Sitting in the alcove Margaery Tyrell was trying to finish the book she had been reading for a while now. While Rivendell was quiet she missed the nosiness of King’s Landing some days but today was not one of those days. Today Rivendell was anything but quiet.
Glancing help she couldn’t help but smile. Her two loves were at it again but this time instead of teaching Legolas to throw an axe Gimli was learning to shoot the woodland elf’s bow. While it had seemed like a good idea at the time it was making the dwarf a bit frustrated.
Setting her book aside she gracefully got up, settled the dress around her body, and strode to where her two loves stood.
Wrapping her arms around Legolas’s body she pulled him close and kissed his cheek.
“What are you two doing? I can barely read my book.”
The two looked sheepish at least.
Gesturing to the target Gimli looked sullen. “I’ve been trying to hit the target but he’s not exactly helping.”
“I have been trying but you keep holding the bow wrong and it hits your arm and throws it off target. If you hold it like this,” Legolas demonstrated the stance and shot in rapid succession, hitting the target each time, “You can hit it too.”
Margaery nodded. “Could I try? I’ve always wanted to learn archery. It always seems so exciting.”
Gimli gestured to the space next to him. “You’re welcome to try.”
Taking the time to show her that stance and how to hold the bow Legolas stood behind her, coaching, barely touching. He knew his partner was stubborn enough that she would figure this out on her own. He was only there right now to make sure she didn’t hurt herself.
Taking the stance that her, what did the Elvish call them. She wracked her brain to think of the word she had just learned for love and suddenly remembered it. Meleth, that was it. She loved the words the Elves of both Rivendell and the Woodland realm had.
Squaring her shoulders she held the string taut as she drew it back, took a deep breath, and released it as she let the string slip from her fingers like she had seen Legolas do countless times.
Flying straight the arrow hit the center target and she tossed her hands up and clapped. “That was fun.”
“Of course she hits the mark, you must’ve helped her,” Gimli complained, huffing a bit.
Margaery scowled. “He did no such thing. I have been watching you practice this past week, do you not think I would have learned something by now?”
This made Gimli look sad. “Then I guess I’m not suited for the bow then. Is that it, I’m a failure?”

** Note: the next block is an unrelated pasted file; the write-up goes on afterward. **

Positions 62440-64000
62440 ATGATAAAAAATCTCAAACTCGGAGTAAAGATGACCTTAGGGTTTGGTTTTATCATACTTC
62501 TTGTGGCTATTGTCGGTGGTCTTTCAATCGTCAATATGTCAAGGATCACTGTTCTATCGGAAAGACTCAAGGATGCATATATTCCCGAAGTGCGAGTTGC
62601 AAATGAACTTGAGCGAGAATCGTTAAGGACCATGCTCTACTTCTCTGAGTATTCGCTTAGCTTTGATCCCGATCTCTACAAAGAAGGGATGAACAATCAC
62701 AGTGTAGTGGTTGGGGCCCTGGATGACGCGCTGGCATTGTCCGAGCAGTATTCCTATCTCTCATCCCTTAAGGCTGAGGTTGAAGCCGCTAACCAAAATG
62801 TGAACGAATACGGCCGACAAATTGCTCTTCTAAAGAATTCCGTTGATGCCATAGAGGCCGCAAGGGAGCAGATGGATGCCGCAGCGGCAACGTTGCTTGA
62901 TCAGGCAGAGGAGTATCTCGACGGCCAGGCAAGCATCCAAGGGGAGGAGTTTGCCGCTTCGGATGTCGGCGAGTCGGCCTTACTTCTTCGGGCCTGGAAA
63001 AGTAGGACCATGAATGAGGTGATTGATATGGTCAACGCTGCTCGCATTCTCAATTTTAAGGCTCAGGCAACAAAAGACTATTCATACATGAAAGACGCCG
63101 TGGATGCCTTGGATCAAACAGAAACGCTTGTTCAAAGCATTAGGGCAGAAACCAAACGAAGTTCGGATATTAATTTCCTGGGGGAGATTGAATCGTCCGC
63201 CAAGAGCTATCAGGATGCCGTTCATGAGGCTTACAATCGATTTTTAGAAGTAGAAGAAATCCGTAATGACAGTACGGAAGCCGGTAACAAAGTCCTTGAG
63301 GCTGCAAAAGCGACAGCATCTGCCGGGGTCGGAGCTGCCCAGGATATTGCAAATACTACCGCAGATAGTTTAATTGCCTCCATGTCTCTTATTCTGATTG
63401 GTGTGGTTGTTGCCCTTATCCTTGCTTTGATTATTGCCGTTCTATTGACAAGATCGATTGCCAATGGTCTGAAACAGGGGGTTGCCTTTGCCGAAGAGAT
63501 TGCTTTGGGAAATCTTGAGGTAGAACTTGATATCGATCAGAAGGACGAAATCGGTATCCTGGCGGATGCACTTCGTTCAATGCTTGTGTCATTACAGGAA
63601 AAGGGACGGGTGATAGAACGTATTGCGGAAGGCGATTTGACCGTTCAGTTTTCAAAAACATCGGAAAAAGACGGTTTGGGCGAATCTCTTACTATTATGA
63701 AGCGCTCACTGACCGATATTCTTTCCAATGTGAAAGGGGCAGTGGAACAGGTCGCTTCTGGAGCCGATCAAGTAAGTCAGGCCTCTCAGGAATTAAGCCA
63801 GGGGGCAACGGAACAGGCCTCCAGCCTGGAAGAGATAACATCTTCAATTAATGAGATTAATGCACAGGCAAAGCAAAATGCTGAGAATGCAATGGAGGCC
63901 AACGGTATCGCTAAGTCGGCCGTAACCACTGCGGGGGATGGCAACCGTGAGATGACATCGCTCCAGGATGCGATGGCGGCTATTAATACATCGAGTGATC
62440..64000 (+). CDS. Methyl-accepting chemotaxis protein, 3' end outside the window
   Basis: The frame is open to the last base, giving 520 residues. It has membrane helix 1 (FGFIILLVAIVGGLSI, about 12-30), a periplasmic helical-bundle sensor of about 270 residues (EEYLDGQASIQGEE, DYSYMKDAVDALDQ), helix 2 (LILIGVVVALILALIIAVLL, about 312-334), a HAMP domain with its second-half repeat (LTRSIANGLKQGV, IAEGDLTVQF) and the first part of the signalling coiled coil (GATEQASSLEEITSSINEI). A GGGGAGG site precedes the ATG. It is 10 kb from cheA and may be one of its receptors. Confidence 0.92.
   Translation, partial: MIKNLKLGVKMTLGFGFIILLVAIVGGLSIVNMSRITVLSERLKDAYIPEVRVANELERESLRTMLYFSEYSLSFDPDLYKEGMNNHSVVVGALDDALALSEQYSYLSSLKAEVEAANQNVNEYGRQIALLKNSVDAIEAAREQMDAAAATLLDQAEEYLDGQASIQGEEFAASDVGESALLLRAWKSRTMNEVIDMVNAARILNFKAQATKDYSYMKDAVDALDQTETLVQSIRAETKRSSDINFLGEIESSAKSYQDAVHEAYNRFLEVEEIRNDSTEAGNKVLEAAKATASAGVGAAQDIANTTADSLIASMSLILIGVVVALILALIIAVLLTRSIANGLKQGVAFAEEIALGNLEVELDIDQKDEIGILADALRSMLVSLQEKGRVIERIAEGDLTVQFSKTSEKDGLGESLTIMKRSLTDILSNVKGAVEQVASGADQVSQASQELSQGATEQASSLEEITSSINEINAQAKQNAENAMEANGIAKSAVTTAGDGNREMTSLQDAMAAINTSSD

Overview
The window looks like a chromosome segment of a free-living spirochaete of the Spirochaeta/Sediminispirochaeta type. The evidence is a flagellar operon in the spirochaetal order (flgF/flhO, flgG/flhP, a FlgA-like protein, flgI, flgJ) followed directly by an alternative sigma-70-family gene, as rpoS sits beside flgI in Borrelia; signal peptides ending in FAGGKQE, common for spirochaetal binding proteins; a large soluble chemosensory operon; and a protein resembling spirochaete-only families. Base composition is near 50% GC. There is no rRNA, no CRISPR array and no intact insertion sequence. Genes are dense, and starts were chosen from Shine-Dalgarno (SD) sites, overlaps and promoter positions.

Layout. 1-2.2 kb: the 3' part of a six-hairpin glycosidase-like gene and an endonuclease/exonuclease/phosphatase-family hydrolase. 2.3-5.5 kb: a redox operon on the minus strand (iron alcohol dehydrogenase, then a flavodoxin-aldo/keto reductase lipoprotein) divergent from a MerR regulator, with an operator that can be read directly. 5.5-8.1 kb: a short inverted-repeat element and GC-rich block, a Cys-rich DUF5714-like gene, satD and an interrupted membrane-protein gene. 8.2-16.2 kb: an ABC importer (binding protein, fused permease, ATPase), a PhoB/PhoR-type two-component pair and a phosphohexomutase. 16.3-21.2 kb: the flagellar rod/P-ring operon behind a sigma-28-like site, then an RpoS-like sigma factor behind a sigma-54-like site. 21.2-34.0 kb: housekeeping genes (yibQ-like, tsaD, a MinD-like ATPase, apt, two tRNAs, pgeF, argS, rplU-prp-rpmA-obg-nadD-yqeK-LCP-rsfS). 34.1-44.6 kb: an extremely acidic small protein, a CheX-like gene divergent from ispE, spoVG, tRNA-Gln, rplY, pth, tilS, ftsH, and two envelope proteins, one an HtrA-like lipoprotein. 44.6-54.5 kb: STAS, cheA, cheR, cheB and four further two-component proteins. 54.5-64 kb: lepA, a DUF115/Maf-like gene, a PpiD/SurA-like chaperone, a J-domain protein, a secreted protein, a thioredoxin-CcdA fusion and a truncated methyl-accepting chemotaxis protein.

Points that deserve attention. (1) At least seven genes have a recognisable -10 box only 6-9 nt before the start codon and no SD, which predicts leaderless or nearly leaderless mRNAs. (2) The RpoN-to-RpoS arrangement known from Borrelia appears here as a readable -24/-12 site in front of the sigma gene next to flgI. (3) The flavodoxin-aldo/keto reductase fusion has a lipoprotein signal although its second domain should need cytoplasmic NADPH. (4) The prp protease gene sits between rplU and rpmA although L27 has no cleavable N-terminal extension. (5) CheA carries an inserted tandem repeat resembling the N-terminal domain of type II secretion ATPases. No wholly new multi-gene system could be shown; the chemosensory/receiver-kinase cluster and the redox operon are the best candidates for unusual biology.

Legolas’s face fell. That hadn’t been his intention ever. Luckily Margaery knew what to say.
“You are not a failure. I watched Legolas try to throw your axe just last week and what did you tell him when he couldn’t?”
“It takes practice,” Gimli said, voice still sounding down.
Placing a hand beneath the dwarf’s rough beard their human bedmate gently lifted his face to her’s.
“No one is a failure unless they stop trying. Or because they can’t use the other’s weapon. You are more suited to an axe than a bow, just like Legolas is to the bow. You and he have trained for many years on them and know them well. It would be like me trying to lift your axe, dear. I hardly have the strength to do it. Light weapons are more my style. I think elves are much like that. Light and dainty but hard too.”
“She’s right you know. Your axe was heavy for me to lift. I only did so as to not disappoint you,” Legolas interjected now.
Legolas nodded and truth be told he wasn’t lying. The muscles needed to heft the axe and then to throw it were muscles he had not used before. Granted they were still some of the muscles needed to draw a bow back and wield his twin swords but not exactly that amount of strength to toss a battleaxe.
Their words together seemed to have made Gimli feel a bit better about not being able to shoot the mark with the slim bow and arrow and he perked up even more when Margaery placed a kiss on his cheek. “I know how to make you feel better,” she said with a sly grin, pulling them both to the bedroom.
And in the privacy of their chamber the two of them showed Gimli how much they loved him and how he wasn’t a failure.